For sure, direct sunlight is the most-reliable approach to getting a good IR shot. I have only one counterexample and while most of the image is in the subtlety of the shade, there are still treetops in full sun there.
I don't generally go out with the IR film unless it's Sunny-16 conditions. I have a sneaking suspicion I should try it but I don't have an IR meter and want to get the most from my few remaining rolls of IR820 in a way that I know is reliable. Maybe once I get that 70mm roll of Rollei 400...
I'd say you got good results. The problem with IR (er, one of the problems) is to visualize what happens with infrared film and an IR filter. Blue (sky) comes out pretty much black; green, if maybe green paint, could go pretty black. White objects and green foliage in sunlight come out pretty white; the "Wood effect" with trees looking like cotton candy. Black still comes out black. My general impression is the effective scene brightness ratio with IR is often much wider than the visual appearance would lead one to expect. I had one scene involving a river and woods on either side where the water in the foreground acted as a total sink for IR -- I shot the scene on two different days and still even massive exposure increases produced little detail in the dark (but rippled) water.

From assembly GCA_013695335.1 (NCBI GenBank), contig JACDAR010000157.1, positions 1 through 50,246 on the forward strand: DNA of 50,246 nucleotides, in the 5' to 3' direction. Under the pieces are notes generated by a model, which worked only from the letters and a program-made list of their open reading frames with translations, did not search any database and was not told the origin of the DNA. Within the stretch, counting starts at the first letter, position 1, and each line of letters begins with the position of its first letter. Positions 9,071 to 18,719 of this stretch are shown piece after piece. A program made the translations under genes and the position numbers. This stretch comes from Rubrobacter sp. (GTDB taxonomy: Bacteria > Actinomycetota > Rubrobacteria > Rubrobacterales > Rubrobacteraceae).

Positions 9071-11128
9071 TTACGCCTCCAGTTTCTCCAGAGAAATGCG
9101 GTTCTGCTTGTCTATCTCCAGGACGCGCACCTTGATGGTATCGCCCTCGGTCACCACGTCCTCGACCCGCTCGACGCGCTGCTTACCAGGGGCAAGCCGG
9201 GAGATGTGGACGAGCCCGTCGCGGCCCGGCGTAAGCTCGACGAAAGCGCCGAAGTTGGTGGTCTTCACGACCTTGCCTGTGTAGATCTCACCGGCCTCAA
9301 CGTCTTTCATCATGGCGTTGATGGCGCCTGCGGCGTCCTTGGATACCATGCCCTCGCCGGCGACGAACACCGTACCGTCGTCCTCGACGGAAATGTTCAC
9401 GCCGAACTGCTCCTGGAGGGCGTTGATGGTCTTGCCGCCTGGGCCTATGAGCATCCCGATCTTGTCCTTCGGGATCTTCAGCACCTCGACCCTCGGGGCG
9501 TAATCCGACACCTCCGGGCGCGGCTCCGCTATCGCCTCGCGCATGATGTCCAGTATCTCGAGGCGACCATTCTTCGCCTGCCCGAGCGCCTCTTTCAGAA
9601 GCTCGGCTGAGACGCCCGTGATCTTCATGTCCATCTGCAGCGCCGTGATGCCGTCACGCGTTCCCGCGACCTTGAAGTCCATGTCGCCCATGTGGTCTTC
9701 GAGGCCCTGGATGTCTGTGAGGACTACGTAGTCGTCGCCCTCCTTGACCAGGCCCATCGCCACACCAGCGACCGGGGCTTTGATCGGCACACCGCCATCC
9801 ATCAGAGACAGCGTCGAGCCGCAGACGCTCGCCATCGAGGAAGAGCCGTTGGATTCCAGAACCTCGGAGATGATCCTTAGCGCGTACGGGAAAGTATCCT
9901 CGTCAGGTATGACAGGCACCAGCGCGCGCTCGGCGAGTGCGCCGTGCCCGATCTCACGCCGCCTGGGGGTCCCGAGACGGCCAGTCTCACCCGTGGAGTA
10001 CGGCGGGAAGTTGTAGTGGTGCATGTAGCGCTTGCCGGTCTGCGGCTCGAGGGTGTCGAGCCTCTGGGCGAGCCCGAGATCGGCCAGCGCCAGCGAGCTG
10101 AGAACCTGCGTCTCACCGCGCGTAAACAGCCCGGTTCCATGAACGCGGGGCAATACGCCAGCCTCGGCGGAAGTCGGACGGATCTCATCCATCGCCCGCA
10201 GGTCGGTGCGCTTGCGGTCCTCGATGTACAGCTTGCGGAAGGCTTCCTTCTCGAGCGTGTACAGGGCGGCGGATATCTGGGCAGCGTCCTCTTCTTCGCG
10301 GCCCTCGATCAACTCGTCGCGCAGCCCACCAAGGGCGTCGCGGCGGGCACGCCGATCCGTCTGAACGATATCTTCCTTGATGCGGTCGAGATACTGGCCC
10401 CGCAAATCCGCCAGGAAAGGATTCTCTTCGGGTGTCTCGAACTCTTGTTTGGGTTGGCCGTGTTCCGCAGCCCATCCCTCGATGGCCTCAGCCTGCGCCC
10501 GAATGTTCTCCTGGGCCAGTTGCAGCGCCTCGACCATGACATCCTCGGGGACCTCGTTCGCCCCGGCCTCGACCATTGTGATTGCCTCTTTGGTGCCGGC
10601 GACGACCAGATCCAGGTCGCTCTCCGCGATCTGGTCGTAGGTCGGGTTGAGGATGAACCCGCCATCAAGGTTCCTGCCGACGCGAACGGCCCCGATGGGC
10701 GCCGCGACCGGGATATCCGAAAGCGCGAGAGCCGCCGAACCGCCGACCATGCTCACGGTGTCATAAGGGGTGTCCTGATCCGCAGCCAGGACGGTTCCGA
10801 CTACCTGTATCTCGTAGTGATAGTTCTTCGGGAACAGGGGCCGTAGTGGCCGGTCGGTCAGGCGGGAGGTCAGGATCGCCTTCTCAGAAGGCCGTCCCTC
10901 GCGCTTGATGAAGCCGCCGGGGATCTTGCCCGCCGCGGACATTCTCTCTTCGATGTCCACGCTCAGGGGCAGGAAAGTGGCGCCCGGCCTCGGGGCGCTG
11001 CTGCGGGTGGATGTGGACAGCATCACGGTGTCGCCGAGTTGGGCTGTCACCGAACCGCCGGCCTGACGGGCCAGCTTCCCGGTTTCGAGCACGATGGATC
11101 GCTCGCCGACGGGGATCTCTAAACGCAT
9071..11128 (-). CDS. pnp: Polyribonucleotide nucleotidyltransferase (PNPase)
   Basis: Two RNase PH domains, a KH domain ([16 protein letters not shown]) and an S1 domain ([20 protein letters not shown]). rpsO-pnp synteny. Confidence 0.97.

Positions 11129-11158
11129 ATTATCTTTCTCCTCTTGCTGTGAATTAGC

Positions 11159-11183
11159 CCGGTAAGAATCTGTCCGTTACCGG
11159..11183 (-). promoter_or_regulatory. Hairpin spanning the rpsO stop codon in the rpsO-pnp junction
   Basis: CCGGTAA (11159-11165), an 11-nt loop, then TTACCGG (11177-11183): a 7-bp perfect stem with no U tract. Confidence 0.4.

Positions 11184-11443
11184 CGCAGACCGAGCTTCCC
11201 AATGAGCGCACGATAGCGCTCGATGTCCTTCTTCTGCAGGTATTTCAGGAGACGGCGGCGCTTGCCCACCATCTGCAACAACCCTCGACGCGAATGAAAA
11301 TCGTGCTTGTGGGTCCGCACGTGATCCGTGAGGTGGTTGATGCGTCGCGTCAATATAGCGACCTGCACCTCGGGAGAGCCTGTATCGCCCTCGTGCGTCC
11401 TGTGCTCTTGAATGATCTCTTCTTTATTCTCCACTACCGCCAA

I generally bracket a stop or two either side of my measured "optimum" and assume the percentage of "keepers" will be low!
(But it's great when it works.)